Shemini/ Machar Hodesh: The True Victory

Copyright 2012 Neal Joseph Loevinger

Torah Portioni: Shemini / Machar Hodesh 

Good afternoon! 

My apologies for no commentary last week- the short week got the best of me. No commentary next week, either, as I’ll be off to California for a memorial service. 

This week, however, we will depart from the ordinary Torah reading (portionShemini) to look at the haftarah, or reading from the prophetic texts, which occurs when Shabbat is the day before Rosh Hodeshor the new moon. When that happens, we read a passage from the book of Samuel which tells of the developing conflict between Saul, the first king of a united kingdom of Israel, and his younger rival David, who has exceeded him in charisma and military renown. Caught in the middle is Jonathan, the king’s son and David’s best friend. 

The connection with the day before Rosh Hodesh occurs in the first line of ourhaftarah

“Jonathan said to him, ‘Tomorrow will be the new moon; and you will be missed when your seat remains vacant . . . ‘ ” (I Samuel 20:18). 

Jonathan knows that Saul is jealous of David to the point of wanting to harm him, and is telling David that he must go and hide while Jonathan ascertains whether it will be safe to join the king at the feast of the new moon. Jonathan tries to reason with his father, and fails; Saul and David have a deadly falling-out. Not only that, but Jonathan earns the enmity and scorn of his father, and ends up losing the kingship to David and dying in the ensuing civil war.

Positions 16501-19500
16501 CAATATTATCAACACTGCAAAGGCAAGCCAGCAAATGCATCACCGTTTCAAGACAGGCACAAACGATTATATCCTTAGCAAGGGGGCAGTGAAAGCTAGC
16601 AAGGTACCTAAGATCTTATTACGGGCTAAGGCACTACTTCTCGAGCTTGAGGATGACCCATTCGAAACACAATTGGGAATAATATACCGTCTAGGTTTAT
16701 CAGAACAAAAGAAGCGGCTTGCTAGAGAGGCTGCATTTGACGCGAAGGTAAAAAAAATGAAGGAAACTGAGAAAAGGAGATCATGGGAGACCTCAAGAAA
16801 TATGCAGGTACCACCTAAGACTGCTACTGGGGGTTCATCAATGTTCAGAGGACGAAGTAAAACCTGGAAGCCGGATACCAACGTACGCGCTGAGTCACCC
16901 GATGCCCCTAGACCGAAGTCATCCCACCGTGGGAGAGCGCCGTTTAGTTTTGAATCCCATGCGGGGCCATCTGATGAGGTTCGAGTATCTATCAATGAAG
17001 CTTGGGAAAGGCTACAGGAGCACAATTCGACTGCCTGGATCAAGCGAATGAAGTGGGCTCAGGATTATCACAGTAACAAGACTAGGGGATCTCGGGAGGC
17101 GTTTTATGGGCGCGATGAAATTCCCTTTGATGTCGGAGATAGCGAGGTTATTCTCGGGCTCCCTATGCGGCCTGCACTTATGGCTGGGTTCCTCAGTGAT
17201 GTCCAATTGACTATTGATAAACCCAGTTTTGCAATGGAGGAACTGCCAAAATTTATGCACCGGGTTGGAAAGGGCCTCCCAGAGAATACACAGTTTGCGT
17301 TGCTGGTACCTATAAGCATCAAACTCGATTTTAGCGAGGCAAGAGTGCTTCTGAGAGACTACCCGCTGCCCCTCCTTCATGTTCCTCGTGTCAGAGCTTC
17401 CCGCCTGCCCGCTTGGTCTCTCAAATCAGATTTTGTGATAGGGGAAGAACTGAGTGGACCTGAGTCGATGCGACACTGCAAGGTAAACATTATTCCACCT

One might see Jonathan as a failed and tragic figure, but Hirsch sees him as a great hero, not because of his accomplishments on the battlefield- substantial as they were- but because of his integrity and nobility of character. Though it cost him the throne, he protested his father’s treatment of David and helped David escape Saul’s wrath; who among us is really prepared to do that for a friend? 

Thus, according to Hirsch, Jonathan was not defeated at all in the task of being a “pure human being.” He did not succeed in his practical aims- reconciling his father and friend- but he succeeded in navigating treacherous shoals of power, privilege, family, and friendship while retaining his integrity, humanity, heart and soul. His story evokes a reevaluation of what it means to live a worthy life; too often we praise others only for worldly success and pay no mind to the spiritual costs. 

Every day, I see Jonathans in our community: humble people who serve others selflessly, who are more interested in what they can give than what they can get, who do what’s right regardless of personal cost. It is Jonathan, and not David, who is the moral center of this haftarah; to read his story is to look within and ask ourselves whether we too might act so nobly when tested to the core. 

Shabbat Shalom, 


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